Farm Sanctuary co-founder talks animal friendship in Cape Breton
Gene Baur says we could feed far more people by eating plants instead of animals
Bringing the message that animals should be "our friends, not our food," Gene Baur, the co-founder of Farm Sanctuary, accepted an invitation to come to Cape Breton University this week for a series of public talks.
Sponsored by the Animal Ethics Project, the series is intended to make people aware of animal abuse in the food production chain, said CBU assistant sociology professor Tracey Harris, one of the founders of the ethics project.
"Gene just seemed to be the perfect person to bring in to raise that awareness," she said.
Baur, a committed vegan who has gained international attention for his work in rescuing farm animals, has been endorsed by Oprah Winfrey and Alec Baldwin as he crusades for better living conditions for farm animals.
His quest began in the 1980s when he became acutely aware of some troubling issues surrounding food production, he said. At that time Baur and his associates began visiting farms to document conditions, and what they found was disturbing.
"We would find living animals thrown on piles of dead animals," he told CBC's Information Morning. "So we started rescuing them."
From that point his organization set up sanctuaries in New York and California, with a current population of about a thousand rescued animals. A new sanctuary will be established in New Jersey by television personality Jon Stewart and his wife Tracy, who joined the movement after reading Baur's book.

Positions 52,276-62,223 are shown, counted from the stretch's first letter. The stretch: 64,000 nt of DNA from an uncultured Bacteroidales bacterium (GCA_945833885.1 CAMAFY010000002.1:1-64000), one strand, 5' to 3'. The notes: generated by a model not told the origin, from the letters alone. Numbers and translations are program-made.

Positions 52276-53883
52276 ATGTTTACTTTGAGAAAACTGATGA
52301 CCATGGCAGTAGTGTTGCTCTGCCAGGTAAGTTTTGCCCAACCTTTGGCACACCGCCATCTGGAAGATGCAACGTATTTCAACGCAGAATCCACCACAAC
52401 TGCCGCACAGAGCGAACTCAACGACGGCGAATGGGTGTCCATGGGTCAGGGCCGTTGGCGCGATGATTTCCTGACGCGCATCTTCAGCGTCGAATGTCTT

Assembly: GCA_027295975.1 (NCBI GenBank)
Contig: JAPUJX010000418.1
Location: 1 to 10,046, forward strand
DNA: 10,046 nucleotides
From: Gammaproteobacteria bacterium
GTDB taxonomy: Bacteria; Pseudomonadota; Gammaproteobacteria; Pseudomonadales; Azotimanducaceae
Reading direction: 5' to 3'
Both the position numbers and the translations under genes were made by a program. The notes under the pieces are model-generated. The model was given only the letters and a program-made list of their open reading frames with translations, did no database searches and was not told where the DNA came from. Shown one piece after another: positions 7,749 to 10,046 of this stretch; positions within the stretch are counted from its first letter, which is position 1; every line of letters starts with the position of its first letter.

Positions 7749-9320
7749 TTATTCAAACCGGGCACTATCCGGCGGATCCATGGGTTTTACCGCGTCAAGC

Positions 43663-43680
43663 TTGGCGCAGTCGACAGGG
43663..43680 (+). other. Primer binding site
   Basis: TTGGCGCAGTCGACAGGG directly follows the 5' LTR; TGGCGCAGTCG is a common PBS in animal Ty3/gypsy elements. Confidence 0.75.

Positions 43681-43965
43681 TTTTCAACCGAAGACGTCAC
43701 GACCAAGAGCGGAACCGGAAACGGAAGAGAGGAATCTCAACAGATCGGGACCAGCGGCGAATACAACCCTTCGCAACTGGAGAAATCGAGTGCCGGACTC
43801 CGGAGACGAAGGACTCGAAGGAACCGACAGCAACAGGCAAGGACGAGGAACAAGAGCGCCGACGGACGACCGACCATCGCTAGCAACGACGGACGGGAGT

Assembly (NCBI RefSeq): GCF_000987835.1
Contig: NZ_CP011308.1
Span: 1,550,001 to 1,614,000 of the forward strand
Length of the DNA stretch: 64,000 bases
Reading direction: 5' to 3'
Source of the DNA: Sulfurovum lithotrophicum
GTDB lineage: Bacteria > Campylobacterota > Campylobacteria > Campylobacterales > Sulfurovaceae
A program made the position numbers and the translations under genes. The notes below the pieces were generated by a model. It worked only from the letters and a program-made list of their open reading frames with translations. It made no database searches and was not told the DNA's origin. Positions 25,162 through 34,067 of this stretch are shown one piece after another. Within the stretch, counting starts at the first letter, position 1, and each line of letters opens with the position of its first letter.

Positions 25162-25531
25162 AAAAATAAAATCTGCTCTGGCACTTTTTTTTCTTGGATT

Among the more notable examples of the livestock he and Farm Sanctuary have rescued is Julia, a breeding pig taken from a factory farm after she was "beaten to such an extent that she collapsed."
"They live their whole lives in these two-foot wide crates," Baur said, referring to conditions endured by some animals kept strictly for breeding purposes.
At the sanctuary pigs like Julia can run free in an open pasture, root in the soil and wade into ponds.
'Counter-cultural in Canada'
People need time to digest what Baur is saying, acknowledges the CBU's Harris.
"It is very counter-cultural in Canada to say that we shouldn't eat meat," she said.
But after hearing him describe the conditions in slaughterhouses and factory farms, effects on workers, and sometimes the risk to consumer health and safety, she said the listener is "really not too happy with it either."
Political science professor Terry Gibbs, one of the other founding members of the Animal Ethics Program, said many students gathered around Baur after his presentation.
One, she said, moaned "I'm glad I came, but ouch," and added, "I feel like I'm an addict that's just come to an intervention."
Eat plants, not animals
Baur makes the argument that raising animals for food is environmentally unsound, and the practice should end in favour of growing crops for human consumption.
"Many people believe we have to eat animals for nutrition, which is completely untrue," he said.
"It's very inefficient to grow crops and harvest those crops to feed to animals. We could feed 10 times more people if we ate plants directly."
Baur also insists a plant-based diet is healthier than one centred around meat. He said some elite athletes who've adopted that lifestyle are getting great results because "it helps reduce inflammation when they have heavy workouts."
Among his speaking engagements, Baur made a presentation this week to young people who are part of what's known as Children's University at CBU. Then he delivered a lecture entitled Veganism 101, also at CBU.
Tonight he'll talk at the New Dawn Centre for Social Innovation in downtown Sydney from 7 p.m. to 9 p.m.
With files from Information Morning